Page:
SSilver - Fotolia
Labour MP Chris Bryant has called for more serious consideration to be given to forcibly splitting BT and its infrastructure division Openreach.
Bryant, who represents Rhondda in Wales and is also shadow secretary of state for culture, media and sport, has been a frequent commenter on broadband issues and regularly participates in parliamentary debates on rural broadband.
Writing in the Daily Telegraph, Bryant said that it was right that Ofcom was considering whether or not Openreach remaining part of BT gave the incumbent an unfair advantage in the national broadband market and damaged the ability of rival operators to participate, especially when it came to roll-out into rural areas through the Broadband Delivery UK (BDUK) programme.
“The situation is so bad that Ofcom’s review should work on the presumption that Openreach should be split from the rest of BT unless their review produces conclusive evidence to the contrary,” wrote Bryant.
Bryant had critical words for Ofcom, saying that while the communications regulator had done an excellent job in fostering competition up to now, its hands were too often tied and its own rules and regulations were preventing it from giving Openreach a fair and balanced hearing.
He said the regulator was too cautious and called for the government to reform its “overly burdensome” appeals process.
“With a swathe of the country still travelling at a snail’s pace digitally, the system has failed to deliver,” said Bryant.
Speaking to Computer Weekly in July 2015, Openreach CEO Joe Garner said to change the relationship between BT and Openreach at this stage of the BDUK project would risk delaying it even further thanks to the legal battles that would inevitably accompany a split.
He pointed to evidence that Openreach was improving its ability to meet performance targets when it came to aspects of its services, such as appointment availability and attendance, and time taken to fix faults.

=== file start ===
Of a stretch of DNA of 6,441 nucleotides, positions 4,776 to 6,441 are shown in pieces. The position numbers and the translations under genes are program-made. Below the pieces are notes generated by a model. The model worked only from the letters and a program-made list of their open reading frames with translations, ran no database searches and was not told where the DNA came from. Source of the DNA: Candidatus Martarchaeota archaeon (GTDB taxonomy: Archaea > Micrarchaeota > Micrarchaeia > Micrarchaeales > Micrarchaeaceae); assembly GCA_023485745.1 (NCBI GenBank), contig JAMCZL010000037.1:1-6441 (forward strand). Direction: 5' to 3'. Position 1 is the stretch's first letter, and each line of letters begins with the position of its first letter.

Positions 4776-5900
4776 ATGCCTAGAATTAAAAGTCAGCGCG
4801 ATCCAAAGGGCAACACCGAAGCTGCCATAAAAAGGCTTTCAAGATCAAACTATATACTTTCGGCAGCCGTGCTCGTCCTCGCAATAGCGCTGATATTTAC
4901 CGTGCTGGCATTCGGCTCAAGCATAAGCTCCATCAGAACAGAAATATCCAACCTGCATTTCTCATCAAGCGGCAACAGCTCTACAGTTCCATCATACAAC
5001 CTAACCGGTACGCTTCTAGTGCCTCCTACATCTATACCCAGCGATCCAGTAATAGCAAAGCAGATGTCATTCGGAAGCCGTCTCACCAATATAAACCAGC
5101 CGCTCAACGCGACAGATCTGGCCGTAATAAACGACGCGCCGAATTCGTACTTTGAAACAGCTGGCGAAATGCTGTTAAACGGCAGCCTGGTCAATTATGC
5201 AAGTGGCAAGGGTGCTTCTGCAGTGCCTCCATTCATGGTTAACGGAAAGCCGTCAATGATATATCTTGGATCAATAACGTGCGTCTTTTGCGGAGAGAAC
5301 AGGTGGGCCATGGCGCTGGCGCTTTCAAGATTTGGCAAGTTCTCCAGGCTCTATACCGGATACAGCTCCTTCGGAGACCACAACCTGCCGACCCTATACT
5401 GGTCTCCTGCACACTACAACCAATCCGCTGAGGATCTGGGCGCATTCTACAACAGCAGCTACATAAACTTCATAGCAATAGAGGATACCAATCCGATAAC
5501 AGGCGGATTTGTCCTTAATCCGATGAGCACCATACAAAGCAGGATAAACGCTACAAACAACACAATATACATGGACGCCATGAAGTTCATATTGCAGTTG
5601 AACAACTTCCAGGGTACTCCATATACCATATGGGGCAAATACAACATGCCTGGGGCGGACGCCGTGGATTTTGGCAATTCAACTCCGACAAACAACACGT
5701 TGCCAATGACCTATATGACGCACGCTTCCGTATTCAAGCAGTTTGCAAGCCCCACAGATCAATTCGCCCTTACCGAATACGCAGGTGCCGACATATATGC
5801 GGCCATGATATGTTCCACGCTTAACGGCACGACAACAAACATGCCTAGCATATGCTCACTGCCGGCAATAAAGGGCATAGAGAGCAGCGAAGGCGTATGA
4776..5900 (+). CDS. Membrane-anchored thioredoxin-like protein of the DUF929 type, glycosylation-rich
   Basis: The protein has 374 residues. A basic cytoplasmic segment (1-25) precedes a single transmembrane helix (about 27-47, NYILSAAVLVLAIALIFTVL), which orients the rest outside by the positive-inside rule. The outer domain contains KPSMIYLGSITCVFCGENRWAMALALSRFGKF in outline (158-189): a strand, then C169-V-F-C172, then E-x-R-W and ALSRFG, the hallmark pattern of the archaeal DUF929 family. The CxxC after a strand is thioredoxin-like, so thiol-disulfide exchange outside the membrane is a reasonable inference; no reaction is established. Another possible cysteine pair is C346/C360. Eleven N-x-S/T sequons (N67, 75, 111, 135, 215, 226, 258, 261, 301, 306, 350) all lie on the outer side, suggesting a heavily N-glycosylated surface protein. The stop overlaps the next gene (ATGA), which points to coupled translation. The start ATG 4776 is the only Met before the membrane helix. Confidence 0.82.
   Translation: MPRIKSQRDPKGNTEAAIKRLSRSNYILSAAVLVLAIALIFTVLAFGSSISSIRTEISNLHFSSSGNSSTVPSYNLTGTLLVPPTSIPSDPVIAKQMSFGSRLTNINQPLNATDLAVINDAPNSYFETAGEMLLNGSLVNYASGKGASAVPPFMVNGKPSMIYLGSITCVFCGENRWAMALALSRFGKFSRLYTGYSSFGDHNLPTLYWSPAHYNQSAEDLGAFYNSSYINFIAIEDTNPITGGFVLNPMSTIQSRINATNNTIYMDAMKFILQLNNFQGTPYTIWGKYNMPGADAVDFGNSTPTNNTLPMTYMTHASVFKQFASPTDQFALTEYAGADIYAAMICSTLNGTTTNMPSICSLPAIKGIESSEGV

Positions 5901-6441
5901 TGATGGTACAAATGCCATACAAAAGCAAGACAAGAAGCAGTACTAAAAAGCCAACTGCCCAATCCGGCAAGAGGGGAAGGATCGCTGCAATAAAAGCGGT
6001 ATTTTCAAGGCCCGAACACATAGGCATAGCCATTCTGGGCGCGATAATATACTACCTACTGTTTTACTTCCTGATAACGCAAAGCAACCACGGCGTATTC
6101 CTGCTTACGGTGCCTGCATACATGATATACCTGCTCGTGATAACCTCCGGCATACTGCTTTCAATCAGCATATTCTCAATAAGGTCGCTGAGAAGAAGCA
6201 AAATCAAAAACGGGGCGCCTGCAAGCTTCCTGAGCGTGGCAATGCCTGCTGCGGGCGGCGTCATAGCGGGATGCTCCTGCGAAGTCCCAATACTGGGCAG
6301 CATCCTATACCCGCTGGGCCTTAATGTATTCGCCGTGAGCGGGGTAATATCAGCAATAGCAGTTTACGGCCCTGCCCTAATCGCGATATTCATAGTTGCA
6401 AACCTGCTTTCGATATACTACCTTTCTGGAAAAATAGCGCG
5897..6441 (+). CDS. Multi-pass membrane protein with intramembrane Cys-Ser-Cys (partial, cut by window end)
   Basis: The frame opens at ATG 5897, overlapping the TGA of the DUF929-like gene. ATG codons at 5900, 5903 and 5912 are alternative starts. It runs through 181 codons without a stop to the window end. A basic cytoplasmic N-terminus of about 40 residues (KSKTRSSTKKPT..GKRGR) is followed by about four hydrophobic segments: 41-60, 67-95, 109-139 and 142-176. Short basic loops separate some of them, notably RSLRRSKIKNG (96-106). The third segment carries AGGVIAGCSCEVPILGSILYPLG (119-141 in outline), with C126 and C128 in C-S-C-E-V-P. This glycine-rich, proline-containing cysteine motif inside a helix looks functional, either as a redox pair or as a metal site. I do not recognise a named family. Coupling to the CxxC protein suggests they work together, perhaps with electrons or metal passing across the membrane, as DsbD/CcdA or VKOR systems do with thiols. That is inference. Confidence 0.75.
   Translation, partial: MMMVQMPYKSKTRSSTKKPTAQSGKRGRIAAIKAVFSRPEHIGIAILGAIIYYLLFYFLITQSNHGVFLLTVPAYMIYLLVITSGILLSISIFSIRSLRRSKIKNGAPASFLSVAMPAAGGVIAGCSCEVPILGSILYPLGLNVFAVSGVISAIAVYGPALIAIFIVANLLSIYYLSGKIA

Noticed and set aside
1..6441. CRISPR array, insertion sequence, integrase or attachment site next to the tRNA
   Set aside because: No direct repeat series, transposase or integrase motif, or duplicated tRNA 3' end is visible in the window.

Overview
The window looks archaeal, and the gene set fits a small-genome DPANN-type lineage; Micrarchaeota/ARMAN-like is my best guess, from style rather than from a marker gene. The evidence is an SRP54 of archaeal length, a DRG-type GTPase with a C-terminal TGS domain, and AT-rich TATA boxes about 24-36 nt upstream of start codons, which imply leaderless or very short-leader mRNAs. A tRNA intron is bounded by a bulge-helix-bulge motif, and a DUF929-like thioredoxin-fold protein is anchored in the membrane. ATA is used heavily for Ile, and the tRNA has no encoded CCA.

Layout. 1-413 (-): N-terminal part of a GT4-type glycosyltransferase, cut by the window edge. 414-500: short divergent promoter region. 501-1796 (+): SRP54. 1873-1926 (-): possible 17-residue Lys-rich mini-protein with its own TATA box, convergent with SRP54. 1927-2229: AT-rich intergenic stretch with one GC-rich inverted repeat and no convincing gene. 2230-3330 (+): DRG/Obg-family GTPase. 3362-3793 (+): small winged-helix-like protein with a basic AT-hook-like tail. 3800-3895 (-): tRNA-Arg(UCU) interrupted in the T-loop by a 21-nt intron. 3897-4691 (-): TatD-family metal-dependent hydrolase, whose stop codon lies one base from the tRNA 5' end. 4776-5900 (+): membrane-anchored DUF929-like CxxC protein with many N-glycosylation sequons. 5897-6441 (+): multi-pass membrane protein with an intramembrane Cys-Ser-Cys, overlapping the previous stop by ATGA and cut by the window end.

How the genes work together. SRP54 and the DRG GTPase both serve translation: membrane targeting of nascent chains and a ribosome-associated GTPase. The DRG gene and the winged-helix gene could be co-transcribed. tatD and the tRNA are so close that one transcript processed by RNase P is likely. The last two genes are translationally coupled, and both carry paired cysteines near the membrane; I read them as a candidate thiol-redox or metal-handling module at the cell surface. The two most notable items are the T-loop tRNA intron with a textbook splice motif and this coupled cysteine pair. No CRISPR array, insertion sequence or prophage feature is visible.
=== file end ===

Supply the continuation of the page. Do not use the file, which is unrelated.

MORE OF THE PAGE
“We have consistently invested in Openreach in good times and in bad and the current set-up has allowed that to happen,” said Garner.
“There is evidence that, despite the massive shift in customer behaviour, we are responding and improving. That is only possible because we can access the massive resource and expertise of many people in the [BT] Group.”
Since the government’s announcement earlier in August 2015 that the BDUK roll-out had passed three million residential and commercial premises around the UK, rural broadband has suddenly become a major national issue, with many consumers contacting the BBC’s Today Programme to share details of their own experiences with substandard broadband speeds.
Many said that despite repeated promises of an upgrade, their speeds had barely improved above the mandated minimum of 2Mbps – which is barely enough speed to stream video services – and in some cases had actually gone backwards.
The clamour for better broadband from businesses has also gotten louder. Last week, business groups representing 40,000 local firms from south-west England expressed their displeasure at being excluded from a meeting examining the Connecting Devon and Somerset (CDS) BDUK programme.
The meeting was called after Devon and Somerset Councils, which are co-operating on the CDS scheme, ditched their second phase contract with BT and announced they would re-tender it, which means the roll-out in the two counties will fall substantially behind the rest of the UK.
“We cannot run our businesses on this basis,” the group said in an open letter. “Our websites are our shop windows and with every day that passes more of our business processes rely on fast broadband. This is an urgent issue.”
Meanwhile, the Independent Networks Co-Operative Association (Inca) has called for an open tender process to re-invest £129m of claw-back cash released by BT in projects spearheaded by alternative suppliers, or altnets, as opposed to BT-led projects exclusively.